By Keaton Dodd
You bought a ranch… Now what? Time to stock your cattle ranch!
Whether it’s been your lifelong dream, or just looking for an escape from the hustle and bustle of the city, investing in property in the form of a ranch has certainly become more popular in recent years.
And, now that you’ve purchased land, you’ll want to chose the best cattle to make the ranch sustainable and hopefully profitable!
We love the ranching lifestyle, love to see it growing and hope to see the trend continue.
With that, as a Brahman seedstock supplier, we want nothing but success for our customers and fellow cattleman in general.
We work with a lot of new ranchers, or first generation ranchers, so we wanted to go over a few things to consider and possible steps to take towards starting your own profitable and successful ranching venture.
Find the Cattle that Fit Your Environment
If you aren’t aware of what breed types are built for your area, and better fit your land, then you’re creating a challenging uphill battle for yourself that at times can be difficult to overcome.
The type of cattle that are successful on the gulf coast of the southern United States don’t typically align with the breed type of cattle that see the most success on the plains of Montana. So, you’ll want to stock your ranch with cattle that fit where you live.
Both areas are extremely useful for cattle production, we just see differences in temperature, humidity, forage type/availability, and management practices that make a different type of cattle prosper in one versus the other. This is where understanding livestock ecology really comes into play.
You probably wouldn’t want a herd full of Brahmans trying to withstand the winter elements in Montana, the same as you may need to avoid straight bred Bos taurus cattle in the heat and humidity we find along the gulf coast.
Years of dedicated mating decisions, as well as natural selection has helped design these cattle to fit the country they were developed for.
It will help you avoid both the financial heartache and logistical headache that comes with trying to manage cattle where they just aren’t meant to be.
Determine Your Stocking Rate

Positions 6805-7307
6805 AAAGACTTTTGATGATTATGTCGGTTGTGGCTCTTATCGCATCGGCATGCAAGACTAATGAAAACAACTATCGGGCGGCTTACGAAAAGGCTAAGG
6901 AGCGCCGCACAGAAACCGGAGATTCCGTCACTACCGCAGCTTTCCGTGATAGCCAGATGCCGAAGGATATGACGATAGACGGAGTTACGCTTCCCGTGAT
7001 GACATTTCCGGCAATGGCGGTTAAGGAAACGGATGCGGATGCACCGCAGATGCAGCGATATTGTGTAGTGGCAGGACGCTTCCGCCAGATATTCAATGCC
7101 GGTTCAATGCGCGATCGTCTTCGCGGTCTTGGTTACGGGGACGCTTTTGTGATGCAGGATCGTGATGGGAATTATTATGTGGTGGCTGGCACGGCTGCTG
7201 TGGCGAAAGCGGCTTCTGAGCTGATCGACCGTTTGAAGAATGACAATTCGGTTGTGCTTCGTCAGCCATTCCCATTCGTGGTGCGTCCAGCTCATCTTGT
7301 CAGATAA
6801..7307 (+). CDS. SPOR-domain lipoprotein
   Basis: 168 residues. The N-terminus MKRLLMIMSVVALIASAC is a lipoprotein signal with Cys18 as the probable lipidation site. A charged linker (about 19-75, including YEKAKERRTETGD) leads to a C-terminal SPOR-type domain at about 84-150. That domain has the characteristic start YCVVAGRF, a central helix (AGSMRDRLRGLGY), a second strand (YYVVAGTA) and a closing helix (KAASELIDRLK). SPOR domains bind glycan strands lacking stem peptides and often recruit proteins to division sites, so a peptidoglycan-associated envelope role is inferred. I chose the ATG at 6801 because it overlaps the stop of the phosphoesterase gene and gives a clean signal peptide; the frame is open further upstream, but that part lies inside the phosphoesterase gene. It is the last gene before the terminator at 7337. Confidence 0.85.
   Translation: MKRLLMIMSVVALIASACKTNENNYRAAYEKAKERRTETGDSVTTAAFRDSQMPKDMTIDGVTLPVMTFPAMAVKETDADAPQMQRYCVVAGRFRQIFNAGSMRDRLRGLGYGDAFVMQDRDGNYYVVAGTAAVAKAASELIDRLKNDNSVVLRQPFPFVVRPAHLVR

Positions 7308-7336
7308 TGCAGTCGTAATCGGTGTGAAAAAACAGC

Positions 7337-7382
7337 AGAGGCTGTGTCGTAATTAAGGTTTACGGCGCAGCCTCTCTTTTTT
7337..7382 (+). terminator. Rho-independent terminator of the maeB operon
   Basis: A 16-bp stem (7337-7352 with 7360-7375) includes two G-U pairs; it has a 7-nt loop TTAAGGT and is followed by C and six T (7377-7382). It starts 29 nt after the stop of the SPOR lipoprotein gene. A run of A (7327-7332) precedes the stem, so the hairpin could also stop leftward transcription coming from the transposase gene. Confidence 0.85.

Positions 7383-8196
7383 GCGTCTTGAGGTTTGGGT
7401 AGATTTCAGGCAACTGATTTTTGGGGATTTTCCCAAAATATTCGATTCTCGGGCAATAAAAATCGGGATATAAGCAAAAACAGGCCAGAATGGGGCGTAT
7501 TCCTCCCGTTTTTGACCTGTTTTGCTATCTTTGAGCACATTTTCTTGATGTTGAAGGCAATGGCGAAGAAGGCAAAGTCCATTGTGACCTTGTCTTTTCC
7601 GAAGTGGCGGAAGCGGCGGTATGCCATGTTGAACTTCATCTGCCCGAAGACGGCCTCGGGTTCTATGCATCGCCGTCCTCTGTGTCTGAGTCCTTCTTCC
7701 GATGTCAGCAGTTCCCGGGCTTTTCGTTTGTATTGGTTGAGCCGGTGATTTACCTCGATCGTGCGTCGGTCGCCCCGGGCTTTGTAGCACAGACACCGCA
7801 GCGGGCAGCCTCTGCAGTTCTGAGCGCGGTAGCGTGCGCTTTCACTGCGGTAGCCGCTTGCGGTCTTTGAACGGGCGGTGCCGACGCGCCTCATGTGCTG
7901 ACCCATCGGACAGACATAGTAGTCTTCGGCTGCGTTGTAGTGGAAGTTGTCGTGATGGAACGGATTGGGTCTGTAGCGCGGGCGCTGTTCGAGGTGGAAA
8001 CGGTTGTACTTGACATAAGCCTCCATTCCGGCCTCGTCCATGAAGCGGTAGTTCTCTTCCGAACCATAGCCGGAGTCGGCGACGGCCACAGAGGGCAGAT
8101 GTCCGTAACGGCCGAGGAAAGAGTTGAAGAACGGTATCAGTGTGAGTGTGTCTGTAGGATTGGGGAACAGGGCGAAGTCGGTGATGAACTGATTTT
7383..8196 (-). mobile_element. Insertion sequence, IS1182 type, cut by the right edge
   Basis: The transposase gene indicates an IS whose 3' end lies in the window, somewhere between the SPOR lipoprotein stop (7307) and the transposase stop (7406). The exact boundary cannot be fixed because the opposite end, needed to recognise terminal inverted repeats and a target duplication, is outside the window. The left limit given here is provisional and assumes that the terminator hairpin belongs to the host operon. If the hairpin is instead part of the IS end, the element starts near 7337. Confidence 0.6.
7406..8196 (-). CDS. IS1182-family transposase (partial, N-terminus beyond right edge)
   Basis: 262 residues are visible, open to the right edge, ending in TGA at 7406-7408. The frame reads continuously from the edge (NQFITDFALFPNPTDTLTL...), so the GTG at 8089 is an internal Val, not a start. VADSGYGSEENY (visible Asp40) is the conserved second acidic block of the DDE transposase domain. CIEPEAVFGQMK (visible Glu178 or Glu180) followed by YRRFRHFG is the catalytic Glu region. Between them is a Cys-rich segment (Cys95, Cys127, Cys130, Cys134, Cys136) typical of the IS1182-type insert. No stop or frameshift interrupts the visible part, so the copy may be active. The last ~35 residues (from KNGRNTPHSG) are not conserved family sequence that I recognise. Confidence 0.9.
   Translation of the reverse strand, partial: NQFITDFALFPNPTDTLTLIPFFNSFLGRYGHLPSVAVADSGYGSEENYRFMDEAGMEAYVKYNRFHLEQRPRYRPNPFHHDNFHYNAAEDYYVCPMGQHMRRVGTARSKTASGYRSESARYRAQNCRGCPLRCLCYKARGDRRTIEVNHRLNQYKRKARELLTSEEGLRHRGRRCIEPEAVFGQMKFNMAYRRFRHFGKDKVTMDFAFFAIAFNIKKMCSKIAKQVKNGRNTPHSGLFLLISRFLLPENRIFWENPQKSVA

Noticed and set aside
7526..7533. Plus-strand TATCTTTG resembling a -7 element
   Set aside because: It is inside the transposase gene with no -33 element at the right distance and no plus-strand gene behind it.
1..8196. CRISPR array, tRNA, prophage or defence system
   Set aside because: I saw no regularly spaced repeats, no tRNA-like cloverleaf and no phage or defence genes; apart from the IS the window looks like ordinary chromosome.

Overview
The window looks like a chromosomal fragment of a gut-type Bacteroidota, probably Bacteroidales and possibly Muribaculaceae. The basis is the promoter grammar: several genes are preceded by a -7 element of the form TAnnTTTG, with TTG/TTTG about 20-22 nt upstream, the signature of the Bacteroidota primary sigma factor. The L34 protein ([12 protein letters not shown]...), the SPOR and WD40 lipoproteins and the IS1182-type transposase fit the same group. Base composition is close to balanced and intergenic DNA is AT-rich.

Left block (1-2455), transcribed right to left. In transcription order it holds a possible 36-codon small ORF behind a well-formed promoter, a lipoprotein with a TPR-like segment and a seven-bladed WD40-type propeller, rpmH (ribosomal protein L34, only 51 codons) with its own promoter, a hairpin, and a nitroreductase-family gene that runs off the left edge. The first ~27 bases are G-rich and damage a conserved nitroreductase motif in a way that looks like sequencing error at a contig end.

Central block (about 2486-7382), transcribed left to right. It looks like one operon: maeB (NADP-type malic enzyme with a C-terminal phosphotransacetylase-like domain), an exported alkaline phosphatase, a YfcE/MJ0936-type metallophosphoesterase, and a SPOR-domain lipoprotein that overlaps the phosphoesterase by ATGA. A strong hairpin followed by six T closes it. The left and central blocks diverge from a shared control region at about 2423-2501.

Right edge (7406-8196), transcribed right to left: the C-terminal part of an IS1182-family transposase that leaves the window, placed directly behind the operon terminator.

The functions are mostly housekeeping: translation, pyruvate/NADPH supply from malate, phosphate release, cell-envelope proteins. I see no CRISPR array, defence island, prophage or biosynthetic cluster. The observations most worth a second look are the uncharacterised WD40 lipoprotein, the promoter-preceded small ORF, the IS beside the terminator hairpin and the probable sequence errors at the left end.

Learning to manage available forage resources to fit the number of head you intend to run is a must. Many would refer to this as stocking rate. A basic definition of stocking rate could be summed up as the concentration of grazing cattle on an established amount of land over a given period of time (season, year, etc.). Your stocking rate can be calculated as (Forage Yield (lb./acre) x (Utilization Rate (%)/100)) / AUM. AUM stands for Animal Unit Month, and for cattleman, an animal unit can be defined simply as a 1000lb cow with calf.
ExampleFor a 1,000 lb. cow, AUE = 1.0
(100 head) x (1.0 AUE) = 100 AUs
(Total Land Area) ÷ [(# AUs) x (grazing season)] 1,000 acres ÷ [(100 AUs) x (12 months)] = 0.83 acres per AUM or 10 acres per AUY
Calculating your stocking rate manually can take some training and a little bit of work, but if you would like a more general idea of estimated stocking rate, you could contact your local county agriculture extension agent and they can help point you towards average stocking rates they have traditionally seen in your area.
Evaluate Your Ranch Facilities
One thing that cannot be left out when considering a ranching venture would be the importance of functional facilities.
You can ask many people in the business and I am sure the answers would be similar, without the infrastructure to handle your cattle properly you will have a hard time making things work logistically, and you will probably stay frustrated for long enough that you won’t want to do it anymore anyways…… We don’t want that.
We suggest that before building you meet with other cattleman that operate a similar program to what you are trying to implement and see how they have done things.
There is usually some trial and error involved, but you will be thankful for the extra time spent planning and building things the right way and it’ll pay dividends in the long run.
You can look up our working facilities here https://www.youtube.com/watch?v=bTzu0qLBj8E&t=126s.
We have found this system to work well for us, but it is important to find a set up that works for you and your outfit. Every ranch is different, and it is important to adapt and find what works best for you
Make a Ranch Plan
At BRC, we are big on spreadsheets and setting goals. I think it is key for building an operation with staying power, that you set budgets, establish annual goals for growth and sales, and continue to check progress while adjusting to changes when necessary.
At BRC, we are somewhat spreadsheet junkies… every aspect of our production is documented in a spreadsheet, and we try to keep up with them throughout the year. I know that the ranch work and being outdoors is the reason we are so passionate about the ranching industry in the first place but investing some desk time to keeping the books in order will help keep you on the path to success!
For more information on BRC and how we can help you develop your dream cow herd to go along with your dream ranch visit brcutrer.com.